‘We’re looking forward to seeing the results of these inspirational projects, which are bound to encourage even more Londoners from diverse backgrounds to travel more actively around the capital.’
Martin Petry, Grants Programme Manager, Groundwork London, said: ‘More than ever we are seeing a greater need for active travel in London with escalating environmental, social and health issues.
‘The expansion of cycling grants to now include walking is a fantastic step towards progress with funding now available to a more diverse range of community projects. These grants will make active travel more inclusive and available to all Londoners.’
Liz Bull-Domican, Fundraising Officer, Wheels for Wellbeing, said: ‘Dare to Ride will encourage Disabled people who currently attend our off-road inclusive cycling sessions to take up a new and exciting challenge.
‘Through a comprehensive training programme, our participants will be able to experience the joy of cycling in parks and on roads whilst also building up their fitness and stamina.
‘We will encourage them to partake in events such as RideLondon, with the ultimate aim of demonstrating to both Disabled and non-Disabled communities across London that cycling exists beyond the two-wheeled bicycle!’
Sarah Javaid, Founder of Cycle Sisters, said: ‘We are really excited to be awarded a Walking & Cycling Grant. The funding will enable us to set up a new Muslim women’s ‘Cycle Sisters’ group in Redbridge and offer culturally sensitive social led rides alongside cycle skills training.
‘With our community-based approach we are able to break down many barriers to cycling for Muslim women and by extension enable and inspire whole families to get cycling.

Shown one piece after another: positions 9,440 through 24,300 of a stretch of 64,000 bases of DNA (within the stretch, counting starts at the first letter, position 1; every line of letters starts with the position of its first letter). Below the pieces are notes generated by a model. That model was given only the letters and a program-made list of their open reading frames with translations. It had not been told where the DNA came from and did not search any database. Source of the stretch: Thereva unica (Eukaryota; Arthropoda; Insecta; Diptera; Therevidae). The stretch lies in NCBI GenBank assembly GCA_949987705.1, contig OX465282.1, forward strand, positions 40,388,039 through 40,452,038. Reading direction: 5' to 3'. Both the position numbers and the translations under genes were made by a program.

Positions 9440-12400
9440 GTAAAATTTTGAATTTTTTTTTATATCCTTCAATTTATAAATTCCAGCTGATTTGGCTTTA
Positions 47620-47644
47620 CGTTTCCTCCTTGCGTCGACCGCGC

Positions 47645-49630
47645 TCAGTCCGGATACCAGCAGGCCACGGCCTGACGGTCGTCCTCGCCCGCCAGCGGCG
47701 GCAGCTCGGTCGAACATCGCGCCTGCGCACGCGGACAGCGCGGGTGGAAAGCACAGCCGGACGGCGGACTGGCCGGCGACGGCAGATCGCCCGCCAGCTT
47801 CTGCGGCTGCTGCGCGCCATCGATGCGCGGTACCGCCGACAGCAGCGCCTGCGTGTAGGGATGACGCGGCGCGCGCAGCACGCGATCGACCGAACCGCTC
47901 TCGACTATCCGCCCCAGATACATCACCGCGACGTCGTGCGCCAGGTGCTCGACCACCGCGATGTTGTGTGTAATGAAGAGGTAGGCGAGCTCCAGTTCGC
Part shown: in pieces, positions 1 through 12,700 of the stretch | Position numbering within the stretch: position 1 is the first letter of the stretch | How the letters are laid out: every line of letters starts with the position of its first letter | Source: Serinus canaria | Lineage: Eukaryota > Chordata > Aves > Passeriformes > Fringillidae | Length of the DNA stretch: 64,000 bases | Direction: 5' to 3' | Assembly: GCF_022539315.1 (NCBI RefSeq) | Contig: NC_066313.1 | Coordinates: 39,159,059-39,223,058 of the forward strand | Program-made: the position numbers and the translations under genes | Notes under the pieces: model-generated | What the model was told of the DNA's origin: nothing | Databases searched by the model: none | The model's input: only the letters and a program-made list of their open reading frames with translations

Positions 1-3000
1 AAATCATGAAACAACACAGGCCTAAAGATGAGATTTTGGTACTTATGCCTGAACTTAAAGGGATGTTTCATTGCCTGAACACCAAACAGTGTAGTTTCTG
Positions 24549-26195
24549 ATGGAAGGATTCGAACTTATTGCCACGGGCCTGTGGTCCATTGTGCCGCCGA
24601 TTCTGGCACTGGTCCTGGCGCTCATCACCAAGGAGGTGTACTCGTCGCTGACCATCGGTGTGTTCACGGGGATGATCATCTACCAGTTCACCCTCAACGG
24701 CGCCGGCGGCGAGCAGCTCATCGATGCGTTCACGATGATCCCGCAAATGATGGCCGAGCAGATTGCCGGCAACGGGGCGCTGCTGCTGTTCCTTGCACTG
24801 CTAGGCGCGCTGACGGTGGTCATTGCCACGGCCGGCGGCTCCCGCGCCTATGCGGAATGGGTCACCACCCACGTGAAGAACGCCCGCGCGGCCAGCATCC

‘This is important as we are helping to make cycling more inclusive and ensure the life-changing benefits of cycling reach across communities.’
Anthony Dawodu, The Hope of Childs Hill, said: ‘StriderZ_n_RiderZ will help us to change the behaviours of many hard-pressed local residents, allowing them quality time to enjoy the outdoors with guided walks and rides in the local area.
‘Local residents will benefit from the provision of more free family activities that will encourage them to come together and challenge inactivity and engage in influencing change.’
RachelPadwa, Development Officer, Icycle, said: ‘The funding will enable Disabled children and young people to participate in cycling sessions where they will be taught how to cycle independently, enabling them to cycle in their own time.
‘We will then rent out the bikes that we’ll purchase, giving the children the chance to show their skills to their friends and family, thus boosting their confidence, self-esteem and health which in turn will give them a better quality of life.’
Andy McQueen, Greenwich Get Walking Coordinator, Charlton Athletic Community Trust, said: ‘Our walks are aimed to be a friendly safe space where people can walk and talk. The funding will provide specialist counsellors and volunteers and the ability to embed a sustainable program within the community.’
Since it began, TfL’s Cycling Grants London programme has helped 120 projects encourage more than 18,000 people to participate in cycling projects in every borough across London.
TfL research shows that people felt better physically and mentally when they introduced just 20 minutes of walking and cycling per day into their lives, with benefits including an improved mood, feeling more alert and enjoying discovering new parts of London.
The expansion of this funding to include walking is part of TfL’s work to encourage Londoners to incorporate more healthy and sustainable travel into their daily journeys. TfL is committed to ensuring that walking and cycling is accessible for all.